Diffusion tensor imaging uncovers hidden brain abnormalities in elderly patients

July 20, 2007

A Duke University study has found that diffusion-tensor MRI paints a more complete picture of ischemic hyperintense lesions in the brain than does conventional MR. Findings suggest that brain abnormalities have a much greater neurological impact for older patients than was previously thought.

A Duke University study has found that diffusion-tensor MRI paints a more complete picture of ischemic hyperintense lesions in the brain than does conventional MR. Findings suggest that brain abnormalities have a much greater neurological impact for older patients than was previously thought.

Ischemic lesions, commonly observed by FLAIR and T2-weighted MRI, have been traditionally associated with aging and vascular conditions. Imagers have also found recent evidence of ischemic lesions after invasive procedures such as cardiac surgery. The clinical relevance of these lesions remains controversial, however, because conventional MR sequences alone have not helped correlate the presence of lesions with the patient's susceptibility to neurological disease.

The study suggests the ischemic hyperintense lesions may represent a sign of more extensive injury, according to principal investigator Dr. Warren Taylor, an assistant professor of psychiatry and behavioral sciences at Duke's Medical Center.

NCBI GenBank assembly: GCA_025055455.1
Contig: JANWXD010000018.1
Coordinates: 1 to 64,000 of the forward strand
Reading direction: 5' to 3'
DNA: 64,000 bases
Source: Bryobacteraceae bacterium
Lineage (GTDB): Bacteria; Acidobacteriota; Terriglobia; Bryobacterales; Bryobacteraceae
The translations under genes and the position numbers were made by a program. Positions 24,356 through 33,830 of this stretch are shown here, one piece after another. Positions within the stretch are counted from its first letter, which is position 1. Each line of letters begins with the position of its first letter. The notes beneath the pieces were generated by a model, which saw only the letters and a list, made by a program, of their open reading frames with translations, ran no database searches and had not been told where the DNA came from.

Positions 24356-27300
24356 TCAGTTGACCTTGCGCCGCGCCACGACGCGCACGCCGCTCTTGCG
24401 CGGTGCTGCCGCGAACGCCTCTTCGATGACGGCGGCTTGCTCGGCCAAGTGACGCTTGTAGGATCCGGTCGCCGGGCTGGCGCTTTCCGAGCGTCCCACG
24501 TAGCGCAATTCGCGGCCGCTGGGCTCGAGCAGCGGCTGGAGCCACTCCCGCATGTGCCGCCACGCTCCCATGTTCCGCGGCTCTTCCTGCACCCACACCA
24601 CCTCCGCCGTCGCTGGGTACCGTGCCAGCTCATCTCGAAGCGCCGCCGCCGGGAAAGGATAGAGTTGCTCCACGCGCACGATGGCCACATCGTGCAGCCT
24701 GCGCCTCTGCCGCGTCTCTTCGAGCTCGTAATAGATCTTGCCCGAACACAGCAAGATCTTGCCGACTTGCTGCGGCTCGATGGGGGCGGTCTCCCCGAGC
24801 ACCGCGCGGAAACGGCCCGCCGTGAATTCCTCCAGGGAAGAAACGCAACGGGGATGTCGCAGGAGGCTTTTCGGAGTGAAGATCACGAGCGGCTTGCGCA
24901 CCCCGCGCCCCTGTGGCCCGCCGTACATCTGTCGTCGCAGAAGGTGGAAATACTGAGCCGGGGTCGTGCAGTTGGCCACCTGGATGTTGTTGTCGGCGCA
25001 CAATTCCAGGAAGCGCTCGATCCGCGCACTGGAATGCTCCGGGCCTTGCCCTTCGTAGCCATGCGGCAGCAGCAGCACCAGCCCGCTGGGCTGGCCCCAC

Taylor and colleagues performed brain MR and DTI on 82 neurologically healthy individuals aged 60 or older. They measured the volume of hyperintense lesions in subcortical gray matter and anterior white matter using a semiautomated segmentation program. The investigators evaluated the relationship between lesion volumes and DTI-based fractional anisotropy and apparent diffusion coefficient measures against patients' age, sex, and total brain volume.

The Duke group found a link among the presence and size of the hyperintense lesions, deterioration in white matter structural integrity, and higher gray matter diffusion coefficients observed with DTI. White matter lesion volumes depicted with MR were related to the higher diffusivity and lower anisotropy observed with DTI in the dorsolateral prefrontal and anterior cingulate cortices. Gray matter lesion volumes were associated with higher diffusivity in the genu of the corpus callosum and the internal capsule (AJR 2007;188:1695-1704).

As hypothesized, Taylor's group confirmed that DTI assessments of these lesions can explain why patients with a high volume of such lesions develop cognitive or behavioral symptoms such as dementia, memory loss, depression, incontinence, and even higher mortality.

"What we found in the study is that these lesions may just be the visible sign of more widespread disease in the brain. That is, in people with more severe lesions, even brain areas that appear normal on MRI may also be affected, particularly brain areas involved in reasoning," Taylor said.

For more information from the Diagnostic Imaging archives:

3T MR improves multiple sclerosis assessment

Patient recovers language and motor function after 19 years

DTI digs deep into pediatric neurological development

Brain anisotropy drives reading skills